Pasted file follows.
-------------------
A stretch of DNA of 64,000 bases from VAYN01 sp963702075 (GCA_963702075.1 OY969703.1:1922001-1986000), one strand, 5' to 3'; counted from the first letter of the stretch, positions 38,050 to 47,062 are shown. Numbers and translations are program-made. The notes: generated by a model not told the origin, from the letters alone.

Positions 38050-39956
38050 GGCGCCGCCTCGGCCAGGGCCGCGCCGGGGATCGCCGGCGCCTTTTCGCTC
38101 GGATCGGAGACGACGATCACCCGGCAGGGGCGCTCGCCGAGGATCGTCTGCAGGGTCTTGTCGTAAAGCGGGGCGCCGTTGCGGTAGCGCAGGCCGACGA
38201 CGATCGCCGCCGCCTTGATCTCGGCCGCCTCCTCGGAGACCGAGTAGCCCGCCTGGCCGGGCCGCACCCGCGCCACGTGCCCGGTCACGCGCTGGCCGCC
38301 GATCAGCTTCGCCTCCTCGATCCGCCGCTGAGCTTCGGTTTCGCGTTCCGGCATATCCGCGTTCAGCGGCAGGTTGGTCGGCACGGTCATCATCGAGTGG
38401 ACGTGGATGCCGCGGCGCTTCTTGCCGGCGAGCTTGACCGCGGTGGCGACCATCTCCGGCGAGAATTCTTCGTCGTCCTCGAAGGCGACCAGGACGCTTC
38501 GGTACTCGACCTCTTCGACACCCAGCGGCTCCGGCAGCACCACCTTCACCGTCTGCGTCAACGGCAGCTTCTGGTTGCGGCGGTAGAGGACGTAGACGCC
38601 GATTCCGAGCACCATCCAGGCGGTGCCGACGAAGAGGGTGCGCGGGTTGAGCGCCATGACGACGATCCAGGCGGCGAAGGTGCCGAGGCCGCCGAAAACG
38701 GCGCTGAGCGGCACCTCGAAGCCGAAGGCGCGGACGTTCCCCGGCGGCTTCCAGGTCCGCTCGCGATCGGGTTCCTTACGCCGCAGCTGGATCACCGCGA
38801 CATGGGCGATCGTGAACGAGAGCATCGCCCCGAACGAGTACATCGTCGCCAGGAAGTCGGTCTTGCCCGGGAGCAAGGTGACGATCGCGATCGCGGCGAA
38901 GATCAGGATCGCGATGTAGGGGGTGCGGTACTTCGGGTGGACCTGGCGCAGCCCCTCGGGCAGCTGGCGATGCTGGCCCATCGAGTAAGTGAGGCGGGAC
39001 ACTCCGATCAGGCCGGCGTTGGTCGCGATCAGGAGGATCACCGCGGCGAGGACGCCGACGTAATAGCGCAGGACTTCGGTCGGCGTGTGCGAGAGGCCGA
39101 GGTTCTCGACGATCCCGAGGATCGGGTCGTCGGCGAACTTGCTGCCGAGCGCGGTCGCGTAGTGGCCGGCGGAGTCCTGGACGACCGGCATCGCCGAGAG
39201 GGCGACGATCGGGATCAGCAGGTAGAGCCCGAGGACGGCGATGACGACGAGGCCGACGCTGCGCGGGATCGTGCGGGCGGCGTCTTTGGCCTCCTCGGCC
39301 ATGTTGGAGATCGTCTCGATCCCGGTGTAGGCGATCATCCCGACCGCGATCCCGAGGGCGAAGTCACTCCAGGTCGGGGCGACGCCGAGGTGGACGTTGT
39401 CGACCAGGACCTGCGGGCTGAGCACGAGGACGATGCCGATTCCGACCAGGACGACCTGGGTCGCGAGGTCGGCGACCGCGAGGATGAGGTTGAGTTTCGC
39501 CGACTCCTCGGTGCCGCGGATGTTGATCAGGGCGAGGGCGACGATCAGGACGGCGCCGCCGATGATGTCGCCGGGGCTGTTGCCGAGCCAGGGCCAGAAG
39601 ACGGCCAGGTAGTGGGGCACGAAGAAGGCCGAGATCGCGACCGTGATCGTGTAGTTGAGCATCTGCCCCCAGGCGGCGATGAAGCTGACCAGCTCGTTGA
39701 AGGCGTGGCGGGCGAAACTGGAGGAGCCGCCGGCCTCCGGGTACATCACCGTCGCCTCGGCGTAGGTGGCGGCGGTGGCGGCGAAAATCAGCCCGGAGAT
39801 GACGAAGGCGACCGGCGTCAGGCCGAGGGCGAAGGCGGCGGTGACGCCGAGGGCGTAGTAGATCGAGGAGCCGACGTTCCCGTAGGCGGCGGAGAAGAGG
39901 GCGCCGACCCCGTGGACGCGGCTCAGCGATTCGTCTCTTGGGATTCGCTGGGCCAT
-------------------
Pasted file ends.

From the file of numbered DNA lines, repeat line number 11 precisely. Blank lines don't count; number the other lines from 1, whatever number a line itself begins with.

38801 CATGGGCGATCGTGAACGAGAGCATCGCCCCGAACGAGTACATCGTCGCCAGGAAGTCGGTCTTGCCCGGGAGCAAGGTGACGATCGCGATCGCGGCGAA